Back at Walt Disney Productions in the far off 1980s, I was friends with many of John Lasseter's buddies and fellow Cal Artsians. (John I knew only slightly. Working on different floors in different departments will do that.) The word on John then was that he was smart, talented ... and liked to party hearty. It was his enthusiasm for good times that was part of the reason for his exit from the Disney animation division in 1984.
Judging from media reports, Mr. Lasseter STILL likes to party ... and do many of those unfortunate things that go with partying. But cultural norms have shifted in the last twenty months, and now John finds himself taking a six-month break from his executive positions at Pixar, Walt Disney Animation Studios, and DisneyToon Studios. Under duress.
The question arises, "Will this six-month time-out be permanent?" I tend to think not. Disney paid north of $7 billion for Pixar more than a decade ago, and the high-priced gamble has paid off in spades: "Finding Dory, Zootopia, Frozen, Moana, Inside Out, etc., etc. And the media picks up on the obvious:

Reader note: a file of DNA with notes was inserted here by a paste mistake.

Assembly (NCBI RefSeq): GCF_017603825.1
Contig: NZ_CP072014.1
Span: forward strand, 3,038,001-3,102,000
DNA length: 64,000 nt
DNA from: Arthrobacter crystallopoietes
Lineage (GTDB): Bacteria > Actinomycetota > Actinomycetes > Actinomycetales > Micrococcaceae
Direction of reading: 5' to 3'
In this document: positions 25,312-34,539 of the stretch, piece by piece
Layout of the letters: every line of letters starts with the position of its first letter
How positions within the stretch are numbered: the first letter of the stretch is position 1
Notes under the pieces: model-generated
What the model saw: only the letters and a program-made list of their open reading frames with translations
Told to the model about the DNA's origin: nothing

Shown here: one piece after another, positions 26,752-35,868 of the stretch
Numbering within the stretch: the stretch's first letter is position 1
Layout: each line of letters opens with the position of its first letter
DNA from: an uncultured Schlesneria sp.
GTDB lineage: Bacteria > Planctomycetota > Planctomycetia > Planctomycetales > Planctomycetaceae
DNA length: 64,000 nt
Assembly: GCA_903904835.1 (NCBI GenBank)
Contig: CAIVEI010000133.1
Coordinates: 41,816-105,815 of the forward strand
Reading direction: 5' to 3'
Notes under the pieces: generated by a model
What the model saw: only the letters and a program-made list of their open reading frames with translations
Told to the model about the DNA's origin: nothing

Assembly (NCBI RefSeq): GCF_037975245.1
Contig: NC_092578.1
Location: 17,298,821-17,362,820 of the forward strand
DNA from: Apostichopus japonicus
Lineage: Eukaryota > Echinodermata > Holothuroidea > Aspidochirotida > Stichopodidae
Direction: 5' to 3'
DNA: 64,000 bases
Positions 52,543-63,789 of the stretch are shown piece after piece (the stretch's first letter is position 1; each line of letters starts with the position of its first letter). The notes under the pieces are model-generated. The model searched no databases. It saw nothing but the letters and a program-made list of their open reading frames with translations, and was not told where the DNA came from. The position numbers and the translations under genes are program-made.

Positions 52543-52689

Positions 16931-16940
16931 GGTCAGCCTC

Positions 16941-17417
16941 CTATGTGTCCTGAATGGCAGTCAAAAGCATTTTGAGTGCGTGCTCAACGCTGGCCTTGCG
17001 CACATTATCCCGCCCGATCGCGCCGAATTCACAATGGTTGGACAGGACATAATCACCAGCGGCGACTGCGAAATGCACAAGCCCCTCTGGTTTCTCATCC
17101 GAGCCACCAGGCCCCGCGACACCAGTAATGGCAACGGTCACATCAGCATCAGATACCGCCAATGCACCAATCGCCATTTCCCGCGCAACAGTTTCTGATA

... Lasseter’s absence could be a significant blow to the studio if his departure becomes permanent because he has been such a key figure in its success. Lasseter is the chief creative officer of Emeryville’s Pixar and Walt Disney Animation Studios. ...
Hundreds of millions in movie and merchandising profits have resulted from the Lasseter-Catmull acquisition (and don't kid yourself. That was what the Mouse was paying for in 2006, because the conglomerate needed an adrenaline boost for its animation departments badly, and John and Ed were certified winners.) Eleven years later, Disney is no doubt real reluctant to fire Mr. Lasseter.
And if you doubt that, then here's a question: When Ed Catmull, aided and abetted by Mr. Lasseter, was revealed to be suppressing the wages of Disney animation employees, was Ed tossed overboard?
Was John Lasseter tarred with the wage-fixing brush?
Not too much.
The Walt Disney Company stuck with them both. Parts of the animation community was ticked off about it, and Ed didn't succeed in becoming a Motion Picture Academy governor, but for Ed and John, life sailed serenely on. The wider world didn't give three hoots, and neither did the Disney Company, even though it had to cough up a few million in settlement money for a large class-action lawsuit.
But this time, the pressure might be greater to make John Lasseter's exit from the top of the Disney heap a permanent thing. But if Diz Co. has anything to say about it (and it does), John will be back in his executive offices six months from now.
I guess we'll see.